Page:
After taking entirely too long to gather up his clothes, Marv left. It seemed as though the twat was still playing at indignation, but when Stuart wandered out of the bedroom eventually, he found a number scribbled on a stray magazine subscription card, propped up on the table: "Marc," it said. Marv, Harv, Marc...
Then again, Marc might be someone else entirely; Stuart must have had a dozen Marcs, and those were just the ones whose names he'd known. He probably had numbers for a dozen more. He was always coming across phone numbers, a storm of confetti drifting across the counter where he threw his keys and wallet at the end of every night. He had a system. He folded them up with the number out, if the bloke was only passable, or with the number in, if the bloke was fabulous, or not at all, if he couldn't be bothered, which was most of the time.
It didn't matter. He threw the subscription card away, poured out and drank a nightcap, and went off to an early sleep at just gone one.
Tuesday he was just out for a drink and a look around, he wasn't planning to leave the club-- wasn't even especially looking to cop off, though he rarely said no to a trip to the toilets if the opportunity presented itself attractively enough, as it so often did.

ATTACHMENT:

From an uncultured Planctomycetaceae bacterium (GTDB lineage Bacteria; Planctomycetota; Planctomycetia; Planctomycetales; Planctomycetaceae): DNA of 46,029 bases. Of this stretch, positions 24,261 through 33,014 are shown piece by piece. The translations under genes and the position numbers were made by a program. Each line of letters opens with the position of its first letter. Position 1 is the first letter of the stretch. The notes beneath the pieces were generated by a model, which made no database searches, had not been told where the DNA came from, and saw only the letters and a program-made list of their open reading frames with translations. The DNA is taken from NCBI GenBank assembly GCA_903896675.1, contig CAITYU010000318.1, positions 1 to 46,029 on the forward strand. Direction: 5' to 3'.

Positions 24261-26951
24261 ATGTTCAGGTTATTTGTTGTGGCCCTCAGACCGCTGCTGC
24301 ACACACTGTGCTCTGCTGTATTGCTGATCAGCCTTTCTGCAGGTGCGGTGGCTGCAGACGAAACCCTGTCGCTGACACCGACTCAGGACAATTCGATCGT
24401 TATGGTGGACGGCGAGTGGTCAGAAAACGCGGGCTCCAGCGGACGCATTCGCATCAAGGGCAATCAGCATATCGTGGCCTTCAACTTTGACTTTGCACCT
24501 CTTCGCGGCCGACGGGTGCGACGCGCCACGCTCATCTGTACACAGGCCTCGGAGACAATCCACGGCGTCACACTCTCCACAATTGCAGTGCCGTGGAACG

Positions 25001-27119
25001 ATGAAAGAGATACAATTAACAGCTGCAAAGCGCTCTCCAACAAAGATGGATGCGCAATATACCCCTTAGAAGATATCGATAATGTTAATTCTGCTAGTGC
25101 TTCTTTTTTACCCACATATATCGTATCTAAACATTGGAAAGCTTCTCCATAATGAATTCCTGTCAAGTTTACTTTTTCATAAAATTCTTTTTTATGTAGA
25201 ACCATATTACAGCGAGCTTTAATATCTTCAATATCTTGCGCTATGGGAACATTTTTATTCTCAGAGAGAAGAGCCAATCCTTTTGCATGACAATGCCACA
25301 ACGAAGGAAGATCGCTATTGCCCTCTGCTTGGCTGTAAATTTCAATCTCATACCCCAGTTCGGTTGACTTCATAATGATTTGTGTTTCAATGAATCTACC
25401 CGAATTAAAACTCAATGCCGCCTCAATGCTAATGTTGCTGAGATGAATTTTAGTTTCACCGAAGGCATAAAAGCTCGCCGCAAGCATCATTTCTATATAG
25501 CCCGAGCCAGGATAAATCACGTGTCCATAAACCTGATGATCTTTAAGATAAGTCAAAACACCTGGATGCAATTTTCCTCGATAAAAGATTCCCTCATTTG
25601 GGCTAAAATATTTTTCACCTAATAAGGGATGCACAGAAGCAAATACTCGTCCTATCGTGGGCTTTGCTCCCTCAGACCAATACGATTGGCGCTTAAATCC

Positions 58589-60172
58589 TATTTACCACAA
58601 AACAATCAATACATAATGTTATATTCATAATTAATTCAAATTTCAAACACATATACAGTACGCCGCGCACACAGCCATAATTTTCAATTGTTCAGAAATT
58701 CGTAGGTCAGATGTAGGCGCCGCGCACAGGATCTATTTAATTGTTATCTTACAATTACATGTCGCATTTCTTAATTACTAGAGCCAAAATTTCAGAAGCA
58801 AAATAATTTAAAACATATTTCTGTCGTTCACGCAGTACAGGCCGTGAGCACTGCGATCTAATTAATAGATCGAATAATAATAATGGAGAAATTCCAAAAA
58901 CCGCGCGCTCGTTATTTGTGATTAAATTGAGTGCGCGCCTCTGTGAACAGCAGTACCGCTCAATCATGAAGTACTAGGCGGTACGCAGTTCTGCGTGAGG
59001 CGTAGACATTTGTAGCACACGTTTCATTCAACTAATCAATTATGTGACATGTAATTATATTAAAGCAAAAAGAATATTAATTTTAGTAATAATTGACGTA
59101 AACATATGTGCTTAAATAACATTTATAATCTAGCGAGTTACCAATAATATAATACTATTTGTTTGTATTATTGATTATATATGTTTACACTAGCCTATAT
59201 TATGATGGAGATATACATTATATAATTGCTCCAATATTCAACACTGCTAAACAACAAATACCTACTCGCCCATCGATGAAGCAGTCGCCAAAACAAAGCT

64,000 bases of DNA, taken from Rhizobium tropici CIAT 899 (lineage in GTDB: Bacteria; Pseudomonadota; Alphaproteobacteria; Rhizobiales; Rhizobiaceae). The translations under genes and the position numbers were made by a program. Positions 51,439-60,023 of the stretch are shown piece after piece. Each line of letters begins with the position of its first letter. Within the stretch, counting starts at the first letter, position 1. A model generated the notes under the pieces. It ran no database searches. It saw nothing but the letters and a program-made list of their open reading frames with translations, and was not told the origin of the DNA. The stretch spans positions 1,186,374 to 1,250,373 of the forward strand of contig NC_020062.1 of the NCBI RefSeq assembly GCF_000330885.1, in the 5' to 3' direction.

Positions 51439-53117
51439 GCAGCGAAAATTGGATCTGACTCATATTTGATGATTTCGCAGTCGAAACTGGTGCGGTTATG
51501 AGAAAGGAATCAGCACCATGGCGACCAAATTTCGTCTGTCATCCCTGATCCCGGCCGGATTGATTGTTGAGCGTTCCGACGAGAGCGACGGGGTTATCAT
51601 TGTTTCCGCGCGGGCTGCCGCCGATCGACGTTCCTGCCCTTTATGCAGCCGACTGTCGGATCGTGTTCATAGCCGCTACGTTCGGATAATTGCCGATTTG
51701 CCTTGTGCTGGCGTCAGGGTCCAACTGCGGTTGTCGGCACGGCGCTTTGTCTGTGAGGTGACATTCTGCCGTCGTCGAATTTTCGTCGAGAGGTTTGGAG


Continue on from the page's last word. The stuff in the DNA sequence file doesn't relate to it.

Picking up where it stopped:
Tonight's attractive opportunity spread Stuart across the wall of the toilet stall and had at him hungrily. Obviously fate was restoring balance to his sex life, after the crap shag of the night before. The bloke was so very nice, Stuart considered taking him home and exploring his talents at leisure. Seemed a waste to use up such a fine specimen on a quickie. But he was up early next morning for a conference call, and anyway, nothing as good as this could rightly be called a waste, could it? Nothing wasteful about it.
The bloke snogged him one last time and pushed his phone number into Stuart's hand as they headed out of the stall; Stuart dropped it into the toilet. Oops.
Wednesday, he found a hot chat partner on #gaymanchester. They met in a parking lot behind a closed bookstore and had it off in the other man's car, groping and grinding and fogging up the windows, keeping up a steady line of dirty talk as they stroked each other off.